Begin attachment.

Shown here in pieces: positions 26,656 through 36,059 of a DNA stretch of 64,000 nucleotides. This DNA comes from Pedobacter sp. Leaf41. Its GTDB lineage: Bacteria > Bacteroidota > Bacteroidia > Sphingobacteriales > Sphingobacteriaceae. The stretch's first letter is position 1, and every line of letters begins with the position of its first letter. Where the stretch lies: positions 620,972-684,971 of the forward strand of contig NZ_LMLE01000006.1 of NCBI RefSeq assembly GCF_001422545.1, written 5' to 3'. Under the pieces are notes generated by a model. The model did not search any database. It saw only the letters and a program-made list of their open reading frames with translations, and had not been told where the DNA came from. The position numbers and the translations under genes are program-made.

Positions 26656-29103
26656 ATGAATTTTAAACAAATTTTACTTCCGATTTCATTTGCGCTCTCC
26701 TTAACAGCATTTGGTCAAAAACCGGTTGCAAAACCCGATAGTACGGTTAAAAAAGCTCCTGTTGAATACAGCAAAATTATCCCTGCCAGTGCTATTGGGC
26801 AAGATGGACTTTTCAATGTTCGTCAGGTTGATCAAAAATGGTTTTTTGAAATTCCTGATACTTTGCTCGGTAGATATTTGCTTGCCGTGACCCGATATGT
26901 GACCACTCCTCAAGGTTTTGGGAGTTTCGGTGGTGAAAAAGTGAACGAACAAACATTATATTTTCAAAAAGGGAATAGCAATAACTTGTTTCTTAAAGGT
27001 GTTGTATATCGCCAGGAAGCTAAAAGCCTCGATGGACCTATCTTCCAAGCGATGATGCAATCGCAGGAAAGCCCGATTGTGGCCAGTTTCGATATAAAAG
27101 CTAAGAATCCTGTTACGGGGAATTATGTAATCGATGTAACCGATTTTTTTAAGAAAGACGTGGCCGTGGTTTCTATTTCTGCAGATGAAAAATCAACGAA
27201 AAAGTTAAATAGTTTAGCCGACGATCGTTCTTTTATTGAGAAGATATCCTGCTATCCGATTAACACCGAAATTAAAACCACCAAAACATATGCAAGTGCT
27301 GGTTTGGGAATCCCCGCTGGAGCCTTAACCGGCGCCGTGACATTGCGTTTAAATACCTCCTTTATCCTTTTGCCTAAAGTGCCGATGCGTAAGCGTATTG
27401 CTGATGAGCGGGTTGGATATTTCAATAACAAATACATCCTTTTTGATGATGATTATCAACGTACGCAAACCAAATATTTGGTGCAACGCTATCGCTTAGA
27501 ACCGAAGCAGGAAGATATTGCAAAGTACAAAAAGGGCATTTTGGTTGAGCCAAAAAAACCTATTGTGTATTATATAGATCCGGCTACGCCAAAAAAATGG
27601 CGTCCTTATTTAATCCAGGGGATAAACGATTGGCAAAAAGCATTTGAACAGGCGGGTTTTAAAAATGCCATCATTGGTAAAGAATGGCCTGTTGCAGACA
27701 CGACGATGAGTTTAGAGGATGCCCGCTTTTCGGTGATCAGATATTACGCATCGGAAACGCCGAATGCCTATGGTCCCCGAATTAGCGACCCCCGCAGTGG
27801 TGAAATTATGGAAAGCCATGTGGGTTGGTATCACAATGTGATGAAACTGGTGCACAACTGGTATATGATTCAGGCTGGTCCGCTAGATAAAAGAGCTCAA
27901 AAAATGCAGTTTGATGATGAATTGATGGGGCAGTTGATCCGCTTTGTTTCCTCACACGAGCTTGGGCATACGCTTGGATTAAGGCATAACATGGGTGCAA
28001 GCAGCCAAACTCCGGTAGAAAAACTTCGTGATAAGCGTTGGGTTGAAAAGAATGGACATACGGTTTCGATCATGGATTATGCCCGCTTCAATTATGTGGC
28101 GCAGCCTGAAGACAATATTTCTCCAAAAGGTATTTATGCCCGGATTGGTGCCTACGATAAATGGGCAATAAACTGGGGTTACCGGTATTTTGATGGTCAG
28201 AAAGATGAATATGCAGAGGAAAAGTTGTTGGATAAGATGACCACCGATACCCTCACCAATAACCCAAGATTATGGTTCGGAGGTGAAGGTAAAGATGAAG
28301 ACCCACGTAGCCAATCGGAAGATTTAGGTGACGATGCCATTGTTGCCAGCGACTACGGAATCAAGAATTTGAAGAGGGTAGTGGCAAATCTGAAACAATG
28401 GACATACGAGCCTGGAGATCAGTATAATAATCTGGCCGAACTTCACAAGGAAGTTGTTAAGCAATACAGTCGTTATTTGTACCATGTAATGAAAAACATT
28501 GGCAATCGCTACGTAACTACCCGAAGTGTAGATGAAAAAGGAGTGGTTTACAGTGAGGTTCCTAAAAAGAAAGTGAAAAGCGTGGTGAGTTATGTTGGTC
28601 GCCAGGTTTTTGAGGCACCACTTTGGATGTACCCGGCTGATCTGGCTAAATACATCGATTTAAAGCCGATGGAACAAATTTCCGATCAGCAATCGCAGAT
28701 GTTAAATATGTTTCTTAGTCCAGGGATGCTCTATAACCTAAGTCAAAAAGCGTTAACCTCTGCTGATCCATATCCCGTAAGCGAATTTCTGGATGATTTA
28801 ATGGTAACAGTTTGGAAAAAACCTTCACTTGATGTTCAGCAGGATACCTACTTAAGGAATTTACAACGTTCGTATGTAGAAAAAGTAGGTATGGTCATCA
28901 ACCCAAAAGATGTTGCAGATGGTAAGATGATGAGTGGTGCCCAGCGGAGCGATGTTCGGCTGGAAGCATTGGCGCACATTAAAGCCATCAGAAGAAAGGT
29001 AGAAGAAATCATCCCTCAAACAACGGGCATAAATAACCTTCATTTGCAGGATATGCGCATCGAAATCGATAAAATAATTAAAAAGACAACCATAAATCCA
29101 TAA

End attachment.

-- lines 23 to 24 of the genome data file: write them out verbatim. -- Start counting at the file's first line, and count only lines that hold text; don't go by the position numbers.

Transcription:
28601 GCCAGGTTTTTGAGGCACCACTTTGGATGTACCCGGCTGATCTGGCTAAATACATCGATTTAAAGCCGATGGAACAAATTTCCGATCAGCAATCGCAGAT
28701 GTTAAATATGTTTCTTAGTCCAGGGATGCTCTATAACCTAAGTCAAAAAGCGTTAACCTCTGCTGATCCATATCCCGTAAGCGAATTTCTGGATGATTTA